Abstract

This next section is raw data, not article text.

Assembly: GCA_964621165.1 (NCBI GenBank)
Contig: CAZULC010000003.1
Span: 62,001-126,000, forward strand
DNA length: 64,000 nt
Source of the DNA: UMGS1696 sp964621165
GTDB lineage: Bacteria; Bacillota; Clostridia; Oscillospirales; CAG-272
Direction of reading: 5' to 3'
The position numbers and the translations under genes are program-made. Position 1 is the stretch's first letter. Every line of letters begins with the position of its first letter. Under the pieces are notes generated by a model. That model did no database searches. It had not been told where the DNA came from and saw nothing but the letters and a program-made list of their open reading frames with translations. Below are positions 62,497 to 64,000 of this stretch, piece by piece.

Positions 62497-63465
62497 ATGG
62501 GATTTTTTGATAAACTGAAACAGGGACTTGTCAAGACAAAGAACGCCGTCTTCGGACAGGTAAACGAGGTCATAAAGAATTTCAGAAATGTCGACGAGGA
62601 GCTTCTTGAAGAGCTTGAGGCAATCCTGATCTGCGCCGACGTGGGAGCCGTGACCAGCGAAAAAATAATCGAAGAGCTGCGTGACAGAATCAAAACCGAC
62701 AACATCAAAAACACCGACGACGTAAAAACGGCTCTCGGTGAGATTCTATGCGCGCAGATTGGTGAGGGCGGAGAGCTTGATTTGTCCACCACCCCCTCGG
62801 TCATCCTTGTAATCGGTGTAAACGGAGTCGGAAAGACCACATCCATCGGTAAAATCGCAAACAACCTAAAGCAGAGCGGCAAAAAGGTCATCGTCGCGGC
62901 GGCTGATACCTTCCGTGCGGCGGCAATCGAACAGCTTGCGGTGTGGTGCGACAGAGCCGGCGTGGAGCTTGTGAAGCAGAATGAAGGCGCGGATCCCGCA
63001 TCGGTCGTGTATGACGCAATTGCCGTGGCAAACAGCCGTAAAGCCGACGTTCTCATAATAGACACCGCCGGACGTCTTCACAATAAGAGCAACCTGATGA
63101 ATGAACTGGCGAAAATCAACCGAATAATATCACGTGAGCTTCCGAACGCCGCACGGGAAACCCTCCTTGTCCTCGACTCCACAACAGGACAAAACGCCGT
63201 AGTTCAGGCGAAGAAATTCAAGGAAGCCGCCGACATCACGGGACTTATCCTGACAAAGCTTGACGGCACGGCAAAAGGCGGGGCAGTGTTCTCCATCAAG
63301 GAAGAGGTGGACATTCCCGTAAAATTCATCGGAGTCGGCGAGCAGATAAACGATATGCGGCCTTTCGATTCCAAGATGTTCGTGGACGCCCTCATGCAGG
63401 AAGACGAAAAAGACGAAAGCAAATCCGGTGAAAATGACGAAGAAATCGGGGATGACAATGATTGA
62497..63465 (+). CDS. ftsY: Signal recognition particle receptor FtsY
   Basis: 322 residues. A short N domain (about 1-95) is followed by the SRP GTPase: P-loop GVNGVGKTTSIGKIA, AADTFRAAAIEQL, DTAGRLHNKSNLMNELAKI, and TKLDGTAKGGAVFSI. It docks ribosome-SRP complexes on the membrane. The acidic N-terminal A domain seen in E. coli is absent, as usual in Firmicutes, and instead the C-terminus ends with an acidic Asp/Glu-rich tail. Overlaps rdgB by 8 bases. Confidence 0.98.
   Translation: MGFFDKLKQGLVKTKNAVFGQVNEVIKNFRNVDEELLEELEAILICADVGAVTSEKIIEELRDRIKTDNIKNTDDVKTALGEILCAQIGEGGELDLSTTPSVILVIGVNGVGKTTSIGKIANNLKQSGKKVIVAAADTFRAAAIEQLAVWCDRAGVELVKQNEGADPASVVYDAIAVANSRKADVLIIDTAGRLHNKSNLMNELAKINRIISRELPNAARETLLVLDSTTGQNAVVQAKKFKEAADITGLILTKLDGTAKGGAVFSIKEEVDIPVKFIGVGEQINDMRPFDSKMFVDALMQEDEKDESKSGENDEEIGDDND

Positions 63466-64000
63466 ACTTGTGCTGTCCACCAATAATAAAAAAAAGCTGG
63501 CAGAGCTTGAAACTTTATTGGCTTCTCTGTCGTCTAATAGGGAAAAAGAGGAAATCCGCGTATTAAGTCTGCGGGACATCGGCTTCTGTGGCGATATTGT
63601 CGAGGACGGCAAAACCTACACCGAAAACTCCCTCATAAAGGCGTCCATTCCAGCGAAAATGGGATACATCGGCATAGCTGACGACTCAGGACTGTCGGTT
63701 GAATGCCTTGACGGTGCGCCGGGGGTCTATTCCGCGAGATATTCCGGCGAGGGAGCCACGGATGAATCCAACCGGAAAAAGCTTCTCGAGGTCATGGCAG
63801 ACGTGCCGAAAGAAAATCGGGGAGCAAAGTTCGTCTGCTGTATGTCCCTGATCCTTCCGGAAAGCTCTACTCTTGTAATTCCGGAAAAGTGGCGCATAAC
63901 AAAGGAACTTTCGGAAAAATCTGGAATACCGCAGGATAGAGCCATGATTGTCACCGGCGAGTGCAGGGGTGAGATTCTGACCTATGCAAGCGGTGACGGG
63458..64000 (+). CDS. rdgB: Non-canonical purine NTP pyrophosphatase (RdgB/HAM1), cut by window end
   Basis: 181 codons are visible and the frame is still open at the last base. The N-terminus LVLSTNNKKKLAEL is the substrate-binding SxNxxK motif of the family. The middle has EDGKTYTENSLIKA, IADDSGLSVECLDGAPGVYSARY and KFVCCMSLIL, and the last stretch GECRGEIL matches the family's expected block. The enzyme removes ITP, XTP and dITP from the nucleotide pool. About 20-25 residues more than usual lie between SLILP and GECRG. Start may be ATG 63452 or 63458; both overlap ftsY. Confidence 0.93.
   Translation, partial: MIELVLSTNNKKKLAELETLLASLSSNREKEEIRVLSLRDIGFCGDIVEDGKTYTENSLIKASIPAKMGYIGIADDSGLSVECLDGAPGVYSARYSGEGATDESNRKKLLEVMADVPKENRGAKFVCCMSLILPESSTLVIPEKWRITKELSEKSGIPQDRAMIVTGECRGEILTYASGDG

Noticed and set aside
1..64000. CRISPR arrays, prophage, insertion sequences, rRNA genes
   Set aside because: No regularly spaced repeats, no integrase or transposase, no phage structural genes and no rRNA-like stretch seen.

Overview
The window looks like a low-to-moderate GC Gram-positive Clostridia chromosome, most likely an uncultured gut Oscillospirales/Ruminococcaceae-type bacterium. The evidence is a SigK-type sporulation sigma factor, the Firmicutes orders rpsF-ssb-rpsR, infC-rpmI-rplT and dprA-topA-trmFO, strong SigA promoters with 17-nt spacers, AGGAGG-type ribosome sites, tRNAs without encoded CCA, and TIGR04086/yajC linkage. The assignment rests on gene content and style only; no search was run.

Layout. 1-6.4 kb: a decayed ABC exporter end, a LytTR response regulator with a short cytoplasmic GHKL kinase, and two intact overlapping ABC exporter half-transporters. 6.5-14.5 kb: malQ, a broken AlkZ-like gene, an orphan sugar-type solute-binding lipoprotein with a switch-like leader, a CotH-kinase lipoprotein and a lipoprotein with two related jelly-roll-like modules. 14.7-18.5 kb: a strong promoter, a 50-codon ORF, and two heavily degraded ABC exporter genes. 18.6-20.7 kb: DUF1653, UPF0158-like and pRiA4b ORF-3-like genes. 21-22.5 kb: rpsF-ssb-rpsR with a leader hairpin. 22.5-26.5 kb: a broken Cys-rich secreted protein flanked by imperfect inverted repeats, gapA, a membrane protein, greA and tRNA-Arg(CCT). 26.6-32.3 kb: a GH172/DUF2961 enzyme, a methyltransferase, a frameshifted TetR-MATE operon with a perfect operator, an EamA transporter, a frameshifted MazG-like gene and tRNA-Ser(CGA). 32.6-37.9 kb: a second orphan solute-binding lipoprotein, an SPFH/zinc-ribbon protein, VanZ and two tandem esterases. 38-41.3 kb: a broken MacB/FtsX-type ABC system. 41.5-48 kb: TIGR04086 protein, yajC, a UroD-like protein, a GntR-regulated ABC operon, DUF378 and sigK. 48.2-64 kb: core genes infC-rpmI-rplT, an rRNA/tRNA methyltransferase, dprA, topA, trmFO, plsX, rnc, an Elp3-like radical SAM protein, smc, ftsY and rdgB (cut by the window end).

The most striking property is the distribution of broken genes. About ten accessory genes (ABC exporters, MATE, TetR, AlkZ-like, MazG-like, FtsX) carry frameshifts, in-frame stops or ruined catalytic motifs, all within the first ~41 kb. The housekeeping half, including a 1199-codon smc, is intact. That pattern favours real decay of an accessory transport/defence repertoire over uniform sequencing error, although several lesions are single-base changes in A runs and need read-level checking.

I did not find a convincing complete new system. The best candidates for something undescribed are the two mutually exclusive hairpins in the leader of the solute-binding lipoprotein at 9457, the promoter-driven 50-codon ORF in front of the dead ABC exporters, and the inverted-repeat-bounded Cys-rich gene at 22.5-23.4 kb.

Although most U.S. income inequality research is based on public use March CPS data, a new wave of research using IRS tax return data reports substantially faster inequality growth for recent years. We show that these apparently inconsistent estimates are largely reconciled when the income distribution and inequality are defined the same way. Using internal CPS data for 1967 to 2006, we show that CPS-based estimates of top income shares are similar to IRS data-based estimates reported by Piketty and Saez (2003). Our results imply that income inequality changes since 1993 are largely driven by changes in incomes of the top 1%.

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